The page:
Furniture restoration requires chemical products and tools that can be hazardous to your health if you don’t take the right precautions. First, make sure you’re using the right tools for the job, this will keep you safe and facilitate the process. Use rubber gloves, long sleeves to protects your arms, and eye wear to protect your eyes in case of splattering. Always work in ventilated areas, preferably outdoors. And finally, remember that the old paint finishes you’re going to be working with, may contain lead. If you believe you’re dealing with a lead-based paint, use the proper ventilation, or if you find it necessary, contact a professional to help you strip these old finishes for you.
Before starting any restoration, you should determine the type of finish in your piece. Pigmented finishes like enamel or paint are easy to identify. Finishes like oil, sealer or wax can be identified for their lack of shine in the surface. However, natural finishes like varnish, lacquer or shellac are harder to identify just by sight, so a series of experiments must be carried out. First, apply denatured alcohol to a small area to test the surface. If the finish comes off it means you’re dealing with shellac. If it requires thinner, it’s lacquer, and if neither work, then you’re dealing with varnish.
Sometimes restoring your old furniture may just mean giving it a good old cleaning. For example, if you’re working with wood, wicker or rattan surfaces, use a commercial oil-based cleaner. If it’s not enough, try mixing warm water with liquid detergent, apply it to the surface with a cloth, without getting the wood too wet, rinse with a dry cloth when you’re done.
If none of these methods do the trick, you can use turpentine, mineral alcohol or denatured alcohol. Use a rough cloth to apply the solution and remember to do it in a well-ventilated area.
If you’re working with pieces of furniture that have scratches or cracks on the surface, there’s a restoring process called reamalgamation that can help you fix them. It uses a solvent applied directly to the surface to eliminate these imperfections. First, clean the old furniture using any of the techniques presented above. Then, choose a solvent, if the surface is lacquer use lacquer thinner and if it’s shellac use denatured alcohol (vanish cannot be reamalgated). Apply the solvent using a natural bristle brush. As the liquid dries, first it’ll look shinny and then opaque, getting rid of all the cracks and scratches. To add final shine to the piece, apply hard paste wax with the help of steel wool.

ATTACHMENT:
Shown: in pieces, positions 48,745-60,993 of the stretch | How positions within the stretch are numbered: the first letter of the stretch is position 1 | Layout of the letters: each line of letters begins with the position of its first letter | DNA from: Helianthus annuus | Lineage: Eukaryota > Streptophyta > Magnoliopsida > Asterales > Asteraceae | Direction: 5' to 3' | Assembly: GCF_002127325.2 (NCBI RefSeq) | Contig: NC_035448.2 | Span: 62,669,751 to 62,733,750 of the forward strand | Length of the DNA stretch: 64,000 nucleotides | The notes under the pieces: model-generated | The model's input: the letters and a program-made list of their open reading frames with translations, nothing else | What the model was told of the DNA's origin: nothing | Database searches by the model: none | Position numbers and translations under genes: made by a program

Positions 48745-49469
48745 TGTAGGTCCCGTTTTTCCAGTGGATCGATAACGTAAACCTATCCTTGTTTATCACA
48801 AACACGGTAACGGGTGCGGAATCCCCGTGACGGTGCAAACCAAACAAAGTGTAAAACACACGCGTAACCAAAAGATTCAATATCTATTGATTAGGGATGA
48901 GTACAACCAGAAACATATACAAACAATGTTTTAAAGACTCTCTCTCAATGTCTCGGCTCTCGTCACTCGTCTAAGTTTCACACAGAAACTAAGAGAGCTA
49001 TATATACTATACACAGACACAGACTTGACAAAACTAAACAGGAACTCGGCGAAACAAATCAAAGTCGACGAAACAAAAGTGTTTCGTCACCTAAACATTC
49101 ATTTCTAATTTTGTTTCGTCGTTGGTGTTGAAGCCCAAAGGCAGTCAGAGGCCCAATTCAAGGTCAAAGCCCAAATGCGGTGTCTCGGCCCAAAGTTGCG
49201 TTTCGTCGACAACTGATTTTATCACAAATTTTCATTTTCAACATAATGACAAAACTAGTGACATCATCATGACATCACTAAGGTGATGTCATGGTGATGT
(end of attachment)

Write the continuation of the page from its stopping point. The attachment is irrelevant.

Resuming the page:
Restoration is a process in which you’re getting rid of old finishes to apply new ones. Before adding new paint layers, you should first loosen older coats to scrap them. First, apply a semi-paste stripper, let it rest for 5 to 20 minutes depending on the thickness of the finish, and then scratch the surface with a stripping tool or a putty knife. Patience is essential, since this process may require several applications.
When you’ve stripped about 95% of the finish, use a liquid stripper for the remaining part. Apply it with a natural bristle paint brush and let it sit for a few minutes. Use a piece of steel to remove finish from corners, and a putty knife for the rest of the surface.
We’ve finally arrived at the fun part: applying new paint and finish to give our piece of furniture a new and renovated look. First, sand the piece with 100-120 grit sandpaper, clean with a vacuum and then with a cloth.
Use a bristle paint brush to apply the new coat of paint, let it rest for at least 5 minutes and then clean the excess with a clean cloth. Apply a sanding sealer and let it sit overnight to perform an enhanced sanding the next day. Do the second sanding with a 220-grit sandpaper before applying the finish. Use lacquer, varnish or polyurethane to protect the paint, the finish and to add extra shine to your new piece.
Restoring old furniture is a rewarding and fun process, giving a whole new look to your favorite pieces and to your house. Remember that patience and time are very important. Very soon you’ll be able to use Tinkerlink to find the experts to perform these repairs for you, and find clients who are looking for your experience in this trade.
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